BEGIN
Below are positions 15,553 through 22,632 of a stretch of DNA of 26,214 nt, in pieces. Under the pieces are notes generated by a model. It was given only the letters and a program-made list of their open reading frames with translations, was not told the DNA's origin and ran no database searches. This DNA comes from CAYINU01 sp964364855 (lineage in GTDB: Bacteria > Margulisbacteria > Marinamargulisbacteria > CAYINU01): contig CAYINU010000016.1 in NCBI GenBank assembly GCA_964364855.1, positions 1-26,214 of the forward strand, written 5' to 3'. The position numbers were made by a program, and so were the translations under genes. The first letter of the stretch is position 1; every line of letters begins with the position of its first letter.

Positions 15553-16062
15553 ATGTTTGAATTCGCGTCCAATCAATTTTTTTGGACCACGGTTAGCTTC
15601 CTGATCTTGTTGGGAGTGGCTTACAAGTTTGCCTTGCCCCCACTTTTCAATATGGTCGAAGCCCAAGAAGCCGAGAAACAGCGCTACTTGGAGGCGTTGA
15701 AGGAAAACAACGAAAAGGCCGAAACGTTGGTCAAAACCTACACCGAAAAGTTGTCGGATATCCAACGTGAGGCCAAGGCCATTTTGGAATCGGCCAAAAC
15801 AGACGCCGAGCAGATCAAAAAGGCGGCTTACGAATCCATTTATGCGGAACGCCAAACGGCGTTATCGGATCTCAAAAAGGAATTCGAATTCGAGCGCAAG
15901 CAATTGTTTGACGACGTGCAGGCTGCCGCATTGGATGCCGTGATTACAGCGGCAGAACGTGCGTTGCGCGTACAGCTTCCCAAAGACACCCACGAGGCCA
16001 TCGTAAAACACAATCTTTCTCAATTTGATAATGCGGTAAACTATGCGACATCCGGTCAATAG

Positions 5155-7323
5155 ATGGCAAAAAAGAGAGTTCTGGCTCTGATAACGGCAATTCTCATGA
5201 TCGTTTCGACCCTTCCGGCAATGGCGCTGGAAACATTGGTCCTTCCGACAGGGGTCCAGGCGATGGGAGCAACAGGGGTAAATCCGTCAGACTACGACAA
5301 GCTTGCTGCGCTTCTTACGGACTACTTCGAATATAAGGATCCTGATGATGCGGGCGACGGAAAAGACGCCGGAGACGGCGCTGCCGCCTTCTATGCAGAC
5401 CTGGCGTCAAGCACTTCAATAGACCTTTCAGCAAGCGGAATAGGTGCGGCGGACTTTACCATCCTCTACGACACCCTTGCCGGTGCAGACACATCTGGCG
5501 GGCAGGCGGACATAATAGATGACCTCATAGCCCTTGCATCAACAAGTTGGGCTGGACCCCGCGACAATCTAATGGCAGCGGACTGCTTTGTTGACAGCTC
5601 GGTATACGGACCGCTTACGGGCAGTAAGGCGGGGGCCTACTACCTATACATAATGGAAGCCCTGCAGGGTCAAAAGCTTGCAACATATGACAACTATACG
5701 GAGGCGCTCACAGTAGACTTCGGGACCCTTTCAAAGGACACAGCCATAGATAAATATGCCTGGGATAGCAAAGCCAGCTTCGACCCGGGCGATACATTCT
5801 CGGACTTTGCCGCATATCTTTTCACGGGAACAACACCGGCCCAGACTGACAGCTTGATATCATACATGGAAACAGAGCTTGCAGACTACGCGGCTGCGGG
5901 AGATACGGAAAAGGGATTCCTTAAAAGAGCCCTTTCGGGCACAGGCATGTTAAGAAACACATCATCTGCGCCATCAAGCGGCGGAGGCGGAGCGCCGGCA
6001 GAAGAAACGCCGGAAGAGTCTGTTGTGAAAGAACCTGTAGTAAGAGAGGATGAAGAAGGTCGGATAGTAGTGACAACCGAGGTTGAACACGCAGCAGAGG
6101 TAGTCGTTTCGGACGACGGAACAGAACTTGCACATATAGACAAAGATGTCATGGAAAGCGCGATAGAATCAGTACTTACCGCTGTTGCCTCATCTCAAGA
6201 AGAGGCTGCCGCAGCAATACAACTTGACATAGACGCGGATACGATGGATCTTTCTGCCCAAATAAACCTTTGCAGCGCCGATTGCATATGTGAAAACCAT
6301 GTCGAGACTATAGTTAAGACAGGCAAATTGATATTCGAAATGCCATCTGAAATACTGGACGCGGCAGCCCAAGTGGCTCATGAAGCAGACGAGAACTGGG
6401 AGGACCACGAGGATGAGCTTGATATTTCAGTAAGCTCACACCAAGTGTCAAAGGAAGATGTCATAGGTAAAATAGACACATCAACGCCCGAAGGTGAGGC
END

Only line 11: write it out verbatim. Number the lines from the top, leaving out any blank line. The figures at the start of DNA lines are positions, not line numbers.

5201 TCGTTTCGACCCTTCCGGCAATGGCGCTGGAAACATTGGTCCTTCCGACAGGGGTCCAGGCGATGGGAGCAACAGGGGTAAATCCGTCAGACTACGACAA